My work is also going to involve looking into the data that is already out there that the Contracts Finder team already publishes to see how that can inform other public policies because investigative journalists and people concerned with the NHS, are interested in this. There’s a vast amount of interest in the UK. Interest into how contracting is done, and there’s a feeling that it’s not as efficient or as transparent as it should be. That’s really the bulk of my work.


What’s the ideal scenario for open contracting in the UK?

Speaking personally, I think what would be great is if all central governments were not using a proprietary procurement solution and if they were using one procurement solution which was interoperable with all the other registers, collecting and publishing data and open data in a structured format following OCDS, and that this was also being followed by the councils because there is a lot of discrepancy when it comes to implementing open contracting at council level. I would include the NHS in it, which at the moment doesn’t publish to Contracts Finder, and I would also include all other public bodies from fire stations to universities. University public procurement is not covered and neither are Clinical Commissioning Groups in the world of health, so there are a lot of gaps in the data. I would be looking at getting all of that, using a single system outputting data in OCDS format.

I’d want the government to actively be looking for problems in the data, not just gaps but looking for where there might be inefficiencies and where there might be signs of corruption or collusion. I would be looking at all of that.


Is OCDS set in stone or is it changing over time?

It’s definitely iterative in that there’s a whole OCDS community which has people from Latin America through to Asia, we have a very diverse technical community that’s interested and policy makers are also interested in further iterations for open contracting. As for further iterations, we’ve been working with 30 countries who all have separate challenges. We’ve been doing a lot of research into the wider OCDS and how on the next iteration which will probably be in the next two years, but also minor changes which we’ll roll out much quicker.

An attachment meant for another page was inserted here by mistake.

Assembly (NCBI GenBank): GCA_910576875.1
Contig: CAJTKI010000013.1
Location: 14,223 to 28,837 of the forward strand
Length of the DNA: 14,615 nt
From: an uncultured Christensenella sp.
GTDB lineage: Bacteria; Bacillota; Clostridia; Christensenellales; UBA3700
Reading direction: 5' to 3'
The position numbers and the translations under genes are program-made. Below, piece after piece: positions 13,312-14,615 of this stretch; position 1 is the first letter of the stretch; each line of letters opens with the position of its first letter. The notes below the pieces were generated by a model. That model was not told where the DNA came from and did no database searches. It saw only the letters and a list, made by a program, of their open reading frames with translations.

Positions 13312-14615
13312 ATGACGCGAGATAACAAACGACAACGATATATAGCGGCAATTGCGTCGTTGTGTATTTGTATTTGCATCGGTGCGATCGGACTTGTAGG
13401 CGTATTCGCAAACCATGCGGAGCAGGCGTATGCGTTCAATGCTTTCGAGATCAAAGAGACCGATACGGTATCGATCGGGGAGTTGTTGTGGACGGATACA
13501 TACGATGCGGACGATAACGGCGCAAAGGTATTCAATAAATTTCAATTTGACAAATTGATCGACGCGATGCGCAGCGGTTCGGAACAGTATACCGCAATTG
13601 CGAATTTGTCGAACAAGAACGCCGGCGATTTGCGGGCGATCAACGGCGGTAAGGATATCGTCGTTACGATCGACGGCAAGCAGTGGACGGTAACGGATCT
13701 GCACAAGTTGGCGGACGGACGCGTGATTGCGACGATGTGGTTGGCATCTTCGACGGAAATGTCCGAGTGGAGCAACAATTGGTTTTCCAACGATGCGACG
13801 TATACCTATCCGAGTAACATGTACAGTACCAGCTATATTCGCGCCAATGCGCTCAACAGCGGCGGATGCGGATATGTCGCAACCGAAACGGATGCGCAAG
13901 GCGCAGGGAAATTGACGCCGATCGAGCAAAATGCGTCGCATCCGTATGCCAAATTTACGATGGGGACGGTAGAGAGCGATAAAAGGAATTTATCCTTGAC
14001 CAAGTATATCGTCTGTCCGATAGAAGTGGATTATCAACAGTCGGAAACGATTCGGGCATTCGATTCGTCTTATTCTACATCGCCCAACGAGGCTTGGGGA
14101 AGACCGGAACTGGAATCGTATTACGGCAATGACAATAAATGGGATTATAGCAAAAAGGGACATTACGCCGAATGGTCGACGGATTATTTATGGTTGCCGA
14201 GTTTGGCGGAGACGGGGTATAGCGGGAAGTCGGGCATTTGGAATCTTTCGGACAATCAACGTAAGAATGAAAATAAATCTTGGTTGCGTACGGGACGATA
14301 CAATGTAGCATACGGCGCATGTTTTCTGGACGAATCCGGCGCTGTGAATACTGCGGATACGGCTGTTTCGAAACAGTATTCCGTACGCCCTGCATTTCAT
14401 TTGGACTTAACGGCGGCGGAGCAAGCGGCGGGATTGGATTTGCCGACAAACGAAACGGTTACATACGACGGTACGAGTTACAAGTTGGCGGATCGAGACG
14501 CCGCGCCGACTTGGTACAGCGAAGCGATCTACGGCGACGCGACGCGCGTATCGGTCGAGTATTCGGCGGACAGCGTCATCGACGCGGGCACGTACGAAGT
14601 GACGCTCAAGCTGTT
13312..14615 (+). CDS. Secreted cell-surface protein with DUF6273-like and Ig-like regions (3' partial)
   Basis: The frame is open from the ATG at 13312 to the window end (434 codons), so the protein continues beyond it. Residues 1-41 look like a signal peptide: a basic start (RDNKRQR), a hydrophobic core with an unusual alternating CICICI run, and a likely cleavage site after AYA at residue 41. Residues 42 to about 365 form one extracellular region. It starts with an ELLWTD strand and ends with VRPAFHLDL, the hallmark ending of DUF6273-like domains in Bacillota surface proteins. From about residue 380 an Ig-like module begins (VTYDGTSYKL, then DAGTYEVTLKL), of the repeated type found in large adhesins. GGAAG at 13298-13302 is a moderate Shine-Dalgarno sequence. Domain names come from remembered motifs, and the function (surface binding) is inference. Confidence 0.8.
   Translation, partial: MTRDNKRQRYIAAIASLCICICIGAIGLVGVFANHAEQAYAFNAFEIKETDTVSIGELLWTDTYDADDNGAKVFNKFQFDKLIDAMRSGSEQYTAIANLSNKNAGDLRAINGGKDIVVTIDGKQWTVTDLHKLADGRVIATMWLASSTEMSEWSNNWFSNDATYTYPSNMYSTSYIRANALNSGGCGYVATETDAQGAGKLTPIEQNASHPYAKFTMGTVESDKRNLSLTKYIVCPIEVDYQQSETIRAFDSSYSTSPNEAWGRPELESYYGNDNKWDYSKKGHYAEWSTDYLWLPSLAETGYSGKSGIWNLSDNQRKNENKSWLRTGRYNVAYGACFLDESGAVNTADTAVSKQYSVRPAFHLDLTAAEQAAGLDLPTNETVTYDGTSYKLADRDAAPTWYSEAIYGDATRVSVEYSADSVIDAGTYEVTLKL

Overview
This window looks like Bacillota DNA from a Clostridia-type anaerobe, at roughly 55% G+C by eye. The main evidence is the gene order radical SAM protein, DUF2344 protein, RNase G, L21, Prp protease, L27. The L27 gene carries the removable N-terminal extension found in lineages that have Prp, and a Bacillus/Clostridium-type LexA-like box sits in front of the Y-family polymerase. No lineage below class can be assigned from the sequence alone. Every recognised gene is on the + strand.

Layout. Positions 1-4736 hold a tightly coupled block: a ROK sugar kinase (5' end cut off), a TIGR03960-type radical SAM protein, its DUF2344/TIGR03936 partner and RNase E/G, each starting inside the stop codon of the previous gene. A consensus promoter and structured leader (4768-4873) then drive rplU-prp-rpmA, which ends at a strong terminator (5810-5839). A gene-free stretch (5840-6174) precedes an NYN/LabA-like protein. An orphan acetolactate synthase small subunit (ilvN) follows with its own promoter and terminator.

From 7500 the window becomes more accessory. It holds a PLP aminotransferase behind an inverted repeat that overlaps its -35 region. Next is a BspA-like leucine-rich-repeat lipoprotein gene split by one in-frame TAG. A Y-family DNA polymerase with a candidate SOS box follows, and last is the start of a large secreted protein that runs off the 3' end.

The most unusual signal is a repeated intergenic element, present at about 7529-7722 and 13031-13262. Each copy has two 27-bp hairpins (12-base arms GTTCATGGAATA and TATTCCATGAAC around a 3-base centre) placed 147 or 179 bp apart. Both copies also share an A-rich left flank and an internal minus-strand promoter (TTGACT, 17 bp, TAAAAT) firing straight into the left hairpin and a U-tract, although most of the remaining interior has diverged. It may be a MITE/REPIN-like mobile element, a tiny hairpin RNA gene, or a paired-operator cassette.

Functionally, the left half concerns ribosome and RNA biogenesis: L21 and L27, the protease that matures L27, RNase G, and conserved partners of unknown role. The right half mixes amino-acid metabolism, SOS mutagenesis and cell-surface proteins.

A person from our community is developing an anthology to translate the different procurement terms that are found in the OCDS so that that conversation is easier. One of my colleagues has done research on use cases, if you’re a government and spotting corruption isn’t your number one priority but increasing competition is, then what are the different fields in OCDS that they should definitely be implementing. So out of the larger set of fields they should have, what are the most important ones? Research like this is going to be used to determine how countries work with open contracting data.


What is OCP working on at the moment that you’d like to share?

We’ll be commissioning research on who’s contracting with the government, so how many women-run or small businesses are government contractors? We’re also looking at how open contracting could work on a local level. We’re scoping to see if our data standard could be implemented in Manchester, for example.


Do you have any upcoming events planned?

We’ll be running a couple of events this quarter, with our community including Open Opps. We’ll be looking at data hacks, doing data dives on the dataset itself and identifying gaps and stories.